Uncertainty modulated exploration in the trade-off between sensing and acting
Number of pages
SourcePLoS One, 13, 7, (2018), article e0199544
Article / Letter to editor
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SW OZ DCC SMN
SubjectAction, intention, and motor control; All institutes and research themes of the Radboud University Medical Center; Biophysics; DI-BCB_DCC_Theme 2: Perception, Action and Control; Radboudumc 3: Disorders of movement DCMN: Donders Center for Medical Neuroscience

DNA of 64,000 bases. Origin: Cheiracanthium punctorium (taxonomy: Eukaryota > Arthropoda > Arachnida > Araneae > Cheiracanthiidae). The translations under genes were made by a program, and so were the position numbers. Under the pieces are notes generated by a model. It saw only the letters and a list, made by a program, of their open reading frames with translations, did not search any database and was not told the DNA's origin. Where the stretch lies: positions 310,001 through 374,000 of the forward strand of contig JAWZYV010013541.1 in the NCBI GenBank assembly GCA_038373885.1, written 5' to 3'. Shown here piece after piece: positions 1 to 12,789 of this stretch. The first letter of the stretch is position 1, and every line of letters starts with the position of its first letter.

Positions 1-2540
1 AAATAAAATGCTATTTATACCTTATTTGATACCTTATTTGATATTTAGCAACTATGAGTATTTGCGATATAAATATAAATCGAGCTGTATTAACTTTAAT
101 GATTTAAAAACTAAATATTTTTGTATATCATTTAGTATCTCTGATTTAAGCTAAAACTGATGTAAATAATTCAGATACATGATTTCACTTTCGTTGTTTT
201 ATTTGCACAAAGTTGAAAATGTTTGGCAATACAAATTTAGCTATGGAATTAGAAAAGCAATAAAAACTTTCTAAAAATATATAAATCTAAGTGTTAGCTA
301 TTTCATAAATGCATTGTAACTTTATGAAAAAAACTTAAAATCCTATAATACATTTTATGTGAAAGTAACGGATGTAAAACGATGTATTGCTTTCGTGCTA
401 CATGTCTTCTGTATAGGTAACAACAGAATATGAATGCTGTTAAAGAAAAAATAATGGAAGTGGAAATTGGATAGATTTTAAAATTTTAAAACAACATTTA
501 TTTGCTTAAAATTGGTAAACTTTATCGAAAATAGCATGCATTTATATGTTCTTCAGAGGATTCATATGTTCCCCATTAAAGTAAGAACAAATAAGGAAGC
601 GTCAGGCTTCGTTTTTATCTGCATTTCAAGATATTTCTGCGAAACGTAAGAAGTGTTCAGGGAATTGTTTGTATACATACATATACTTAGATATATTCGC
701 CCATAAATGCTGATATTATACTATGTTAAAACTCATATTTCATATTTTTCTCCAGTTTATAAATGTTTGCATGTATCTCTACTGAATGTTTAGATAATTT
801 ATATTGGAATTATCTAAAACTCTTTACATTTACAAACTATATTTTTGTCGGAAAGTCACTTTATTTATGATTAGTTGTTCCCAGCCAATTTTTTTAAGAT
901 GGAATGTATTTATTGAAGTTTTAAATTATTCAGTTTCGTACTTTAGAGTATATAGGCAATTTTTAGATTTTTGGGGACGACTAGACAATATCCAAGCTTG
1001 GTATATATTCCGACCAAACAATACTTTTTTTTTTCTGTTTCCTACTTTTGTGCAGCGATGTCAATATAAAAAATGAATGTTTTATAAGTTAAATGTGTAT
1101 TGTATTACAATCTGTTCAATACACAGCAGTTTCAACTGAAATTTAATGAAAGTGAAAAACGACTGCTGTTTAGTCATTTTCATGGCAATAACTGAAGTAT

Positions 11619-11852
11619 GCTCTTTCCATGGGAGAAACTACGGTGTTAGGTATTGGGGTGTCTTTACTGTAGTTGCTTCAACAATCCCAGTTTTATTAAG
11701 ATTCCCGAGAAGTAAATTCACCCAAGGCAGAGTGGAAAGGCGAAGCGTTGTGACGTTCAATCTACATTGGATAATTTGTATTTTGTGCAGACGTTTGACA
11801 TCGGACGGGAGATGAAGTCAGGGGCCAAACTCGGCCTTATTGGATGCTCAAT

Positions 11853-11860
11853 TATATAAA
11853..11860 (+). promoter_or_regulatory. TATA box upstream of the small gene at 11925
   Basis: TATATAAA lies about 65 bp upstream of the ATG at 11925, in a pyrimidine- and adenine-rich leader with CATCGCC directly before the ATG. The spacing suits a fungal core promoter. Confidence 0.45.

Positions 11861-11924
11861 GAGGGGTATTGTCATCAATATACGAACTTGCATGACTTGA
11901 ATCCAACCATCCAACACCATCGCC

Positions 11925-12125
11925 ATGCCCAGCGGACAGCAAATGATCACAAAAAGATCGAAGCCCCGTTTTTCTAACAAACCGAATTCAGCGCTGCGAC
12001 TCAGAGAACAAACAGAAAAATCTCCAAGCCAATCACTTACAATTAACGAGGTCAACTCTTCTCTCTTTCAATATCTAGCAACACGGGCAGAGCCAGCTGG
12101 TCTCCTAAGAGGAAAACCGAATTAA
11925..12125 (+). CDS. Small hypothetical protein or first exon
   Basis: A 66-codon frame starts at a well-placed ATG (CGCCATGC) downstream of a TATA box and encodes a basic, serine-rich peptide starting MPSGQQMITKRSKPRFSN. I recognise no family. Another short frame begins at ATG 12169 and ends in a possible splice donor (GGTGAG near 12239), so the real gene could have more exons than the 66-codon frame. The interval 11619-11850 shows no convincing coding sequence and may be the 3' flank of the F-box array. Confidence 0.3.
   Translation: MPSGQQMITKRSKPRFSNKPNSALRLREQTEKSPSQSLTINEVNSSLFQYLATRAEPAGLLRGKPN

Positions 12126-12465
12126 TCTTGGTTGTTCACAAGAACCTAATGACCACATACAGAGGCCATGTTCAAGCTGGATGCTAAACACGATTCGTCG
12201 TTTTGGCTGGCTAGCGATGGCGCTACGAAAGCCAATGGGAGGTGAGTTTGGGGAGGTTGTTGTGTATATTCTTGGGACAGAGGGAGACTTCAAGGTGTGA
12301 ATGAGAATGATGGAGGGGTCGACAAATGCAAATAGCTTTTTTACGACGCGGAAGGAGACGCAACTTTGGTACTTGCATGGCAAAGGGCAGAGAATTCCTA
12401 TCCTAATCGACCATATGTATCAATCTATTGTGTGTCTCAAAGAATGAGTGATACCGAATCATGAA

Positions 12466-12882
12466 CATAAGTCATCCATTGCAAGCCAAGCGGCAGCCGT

Many sensorimotor activities have a time constraint for successful completion. In this case, any time devoted to sensory processing is at the expense of time available for motor execution. Earlier studies have explored how this competition between sensory processing and motor execution is resolved by using experimental designs that segregate the sensing and acting phase of the task. It was found that participants switch from the sensing to the acting stage such that the overall (sensorimotor) uncertainty in the outcome of the task is minimized. An unexplained observation in these studies is the substantial variability in switching times. We investigated the variability in switching time by correlating it with the underlying sensorimotor uncertainty. To this end, we used a modified version of the virtual ball catching paradigm proposed by Faisal & Wolpert (2009). Subjects were instructed to catch a ball, but as soon as they initiated their movement the ball disappeared. We extended the range of horizontal velocities and used two different start positions of the ball to quantify the dependence of sensory uncertainty on ball velocity. Velocity dependence of sensory uncertainty allowed us to manipulate sensory uncertainty and hence the sensorimotor uncertainty. We found that the variability in switching times is correlated with two factors. Firstly, variability in switching times is greater when variation in switching time has only minimal effects on sensorimotor uncertainty. Secondly, variability in switching times is greater when the sensorimotor uncertainty is larger. Our results suggest that the variability in switching time reflects an uncertainty-driven exploratory process.
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